In Iraq, Anglo-Dutch Shell wants to exit its oil investments, while U.S. Chevron wants to continue investing in the country with the idea of possibly expanding its portfolio. In specific, Shell, with the approval of the federal government, has very recently sold its 20% stake in the giant oil field West Qurna 1 to Japan’s Itoche Corporation. In West Qurna 1, the other members of the operating consortium are U.S. ExxonMobil (the operator, 33% stake), PetroChina (25%), Iraq's state-run Oil Exploration Company (12%) and Indonesia’s Pertamina (10%). Moreover, Shell wants to divest of its stake in the giant oil field Majnoon as well; it’s currently planning to hand over its stake to Basra Oil Company (B.O.C.) by the end of June 2018—the Iraqi government is forming an executive committee to operate the field after the withdrawal of Shell. Presently, at the Majnoon field, Shell is the operator (45% stake), while the other members of the consortium are Malaysia’s Petronas (30%), and Iraq's state-run Missan Oil Company (25%). In addition to Shell, also Petronas wants to exit this investment.  

Conversely, Chevron affirmed in mid-January 2018 that it intended to return to its investments in the K.R.G. with the goal of restarting there its drilling operations, which it had stopped last fall when the tension between the K.R.G. and Iraq proper had mounted up. At the same time, Chevron might form a consortium with Total and PetroChina to develop the Majnoon oilfield. Moreover, the Iraqi authorities declared last fall that China National Petroleum Corporation (C.N.P.C.), British Petroleum, and Italy’s E.N.I. were all possibly interested in taking over a stake in the Majnoon oil field.

After the events of last October between the K.R.G. and Iraq proper, the presence of an additional oil major, Chevron, in both the K.R.G. and in Iraq proper might really be a diplomatic tool capable of helping appease the tense relationships between Erbil and Baghdad. In this regard, four months after the reoccupation by the federal troops of the oil fields around Kirkuk, it’s still unclear how the K.R.G. and Iraq proper will solve their quarrel—a point of convergence between the two parties might be found on the basis that the K.R.G. needs cash while Iraq proper wants to continue exporting crude oil via the Kurdish pipeline.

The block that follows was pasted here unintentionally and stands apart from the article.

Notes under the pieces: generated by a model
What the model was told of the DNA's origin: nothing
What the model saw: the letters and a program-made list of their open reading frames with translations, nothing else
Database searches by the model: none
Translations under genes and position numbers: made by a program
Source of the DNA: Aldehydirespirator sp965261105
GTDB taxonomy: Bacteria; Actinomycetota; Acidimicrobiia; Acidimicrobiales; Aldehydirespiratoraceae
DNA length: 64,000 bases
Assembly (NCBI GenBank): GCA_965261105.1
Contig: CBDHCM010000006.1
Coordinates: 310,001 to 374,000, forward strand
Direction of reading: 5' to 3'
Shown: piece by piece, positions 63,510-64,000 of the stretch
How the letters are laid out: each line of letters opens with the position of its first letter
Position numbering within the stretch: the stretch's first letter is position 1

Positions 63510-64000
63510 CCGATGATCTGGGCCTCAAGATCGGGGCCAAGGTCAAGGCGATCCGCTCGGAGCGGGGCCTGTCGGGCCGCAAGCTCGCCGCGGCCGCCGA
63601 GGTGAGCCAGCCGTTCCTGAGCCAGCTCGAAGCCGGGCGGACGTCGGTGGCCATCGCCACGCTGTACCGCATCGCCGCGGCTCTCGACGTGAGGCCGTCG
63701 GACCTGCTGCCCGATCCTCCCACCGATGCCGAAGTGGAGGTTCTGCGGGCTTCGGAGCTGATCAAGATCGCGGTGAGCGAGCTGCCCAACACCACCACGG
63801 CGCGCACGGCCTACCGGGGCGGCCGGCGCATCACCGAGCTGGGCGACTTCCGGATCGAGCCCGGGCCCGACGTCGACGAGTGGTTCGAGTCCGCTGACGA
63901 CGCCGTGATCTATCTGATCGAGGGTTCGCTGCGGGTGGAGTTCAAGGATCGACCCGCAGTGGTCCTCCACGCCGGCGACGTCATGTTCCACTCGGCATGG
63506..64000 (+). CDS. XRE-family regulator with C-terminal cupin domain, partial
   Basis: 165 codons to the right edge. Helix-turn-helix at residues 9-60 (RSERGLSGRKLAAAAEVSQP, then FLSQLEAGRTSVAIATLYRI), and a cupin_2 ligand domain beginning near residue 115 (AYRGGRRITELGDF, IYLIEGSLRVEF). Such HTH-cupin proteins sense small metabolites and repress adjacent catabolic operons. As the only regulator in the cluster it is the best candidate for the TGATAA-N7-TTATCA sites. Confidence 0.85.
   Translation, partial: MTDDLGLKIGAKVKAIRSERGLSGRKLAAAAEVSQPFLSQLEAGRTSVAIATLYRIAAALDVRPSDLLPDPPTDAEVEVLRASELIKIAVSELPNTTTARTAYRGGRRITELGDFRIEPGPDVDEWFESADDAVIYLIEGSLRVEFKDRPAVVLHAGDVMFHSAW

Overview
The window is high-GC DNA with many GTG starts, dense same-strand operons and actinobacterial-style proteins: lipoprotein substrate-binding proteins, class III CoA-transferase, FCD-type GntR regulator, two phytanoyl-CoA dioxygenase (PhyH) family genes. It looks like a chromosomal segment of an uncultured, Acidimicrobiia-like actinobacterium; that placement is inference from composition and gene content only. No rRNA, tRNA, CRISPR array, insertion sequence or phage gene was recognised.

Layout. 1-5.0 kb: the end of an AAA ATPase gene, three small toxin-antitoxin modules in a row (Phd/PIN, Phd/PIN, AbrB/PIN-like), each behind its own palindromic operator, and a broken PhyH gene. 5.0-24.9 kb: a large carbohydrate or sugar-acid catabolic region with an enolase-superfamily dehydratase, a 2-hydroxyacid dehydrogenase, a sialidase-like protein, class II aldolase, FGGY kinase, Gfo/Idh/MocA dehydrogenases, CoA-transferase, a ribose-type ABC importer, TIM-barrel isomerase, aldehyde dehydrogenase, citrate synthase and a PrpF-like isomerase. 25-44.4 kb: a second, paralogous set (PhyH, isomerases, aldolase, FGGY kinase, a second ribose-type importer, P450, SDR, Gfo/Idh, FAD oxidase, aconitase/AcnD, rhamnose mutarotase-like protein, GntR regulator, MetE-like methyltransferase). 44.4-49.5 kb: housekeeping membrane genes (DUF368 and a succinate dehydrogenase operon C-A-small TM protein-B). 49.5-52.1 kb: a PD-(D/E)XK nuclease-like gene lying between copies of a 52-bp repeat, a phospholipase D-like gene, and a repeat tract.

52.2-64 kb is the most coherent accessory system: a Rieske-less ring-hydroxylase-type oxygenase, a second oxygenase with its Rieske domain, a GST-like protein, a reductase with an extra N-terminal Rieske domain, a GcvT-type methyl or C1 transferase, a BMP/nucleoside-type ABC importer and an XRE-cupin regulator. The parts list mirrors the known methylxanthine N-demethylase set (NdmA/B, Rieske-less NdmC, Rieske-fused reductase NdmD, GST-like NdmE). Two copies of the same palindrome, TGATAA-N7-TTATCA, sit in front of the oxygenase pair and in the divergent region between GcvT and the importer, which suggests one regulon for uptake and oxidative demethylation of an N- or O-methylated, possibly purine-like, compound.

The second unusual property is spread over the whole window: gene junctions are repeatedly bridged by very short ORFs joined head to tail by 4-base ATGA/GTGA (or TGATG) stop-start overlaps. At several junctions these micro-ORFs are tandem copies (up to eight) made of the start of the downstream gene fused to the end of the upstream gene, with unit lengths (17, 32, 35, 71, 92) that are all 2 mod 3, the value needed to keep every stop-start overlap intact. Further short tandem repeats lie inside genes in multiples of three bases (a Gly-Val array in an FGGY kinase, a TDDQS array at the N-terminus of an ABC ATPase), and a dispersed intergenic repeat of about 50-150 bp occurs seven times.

In specific, it will be interesting to understand whether in the whole Iraq (Iraq proper and the K.R.G.), after the political developments of the past four months, it will be prolonged the coexistence of two types of petroleum contracts, i.e., technical service contracts (T.S.C.s) in Iraq proper and production sharing contracts (P.S.C.s) in the K.R.G. In fact, since the signature of the first P.S.C. by U.K.-Turkish Genel Energy and the K.R.G. for the Taq Taq field in July 2002 (before the fall of Saddam Hussein, although the contract was then amended in January 2004) the federal government has been declaring the K.R.G. P.S.C.s illegal because according to the federal government the only authority wielding the power to sign off on petroleum contracts for the whole Iraq is the federal government. It’s in the last ten years that the K.R.G. has signed most of its P.S.C.s.


When Iraq reopened its petroleum sector to the I.O.C.s, it chose to use T.S.C.s because they permitted Iraq to retain more control over the reserves and produced oil and gas while maintaining full control over the production rate and operation progress. Despite the reasons behind this choice, it’s a matter of fact that presently neither the government nor the I.O.C.s are happy with the T.S.C.s. So, if Iraq wants to improve the attractiveness of its upstream petroleum sector, it has to revise the terms of the T.S.C.s. In fact, if on the one hand, the Iraqi petroleum model contract gives satisfactory results to the Iraqi government when oil prices are high, on the other hand, it has a disastrous impact on the Iraqi coffers when oil prices are low. The reason is that, despite low oil prices, the federal government must always pay the same fees to the I.O.C.s.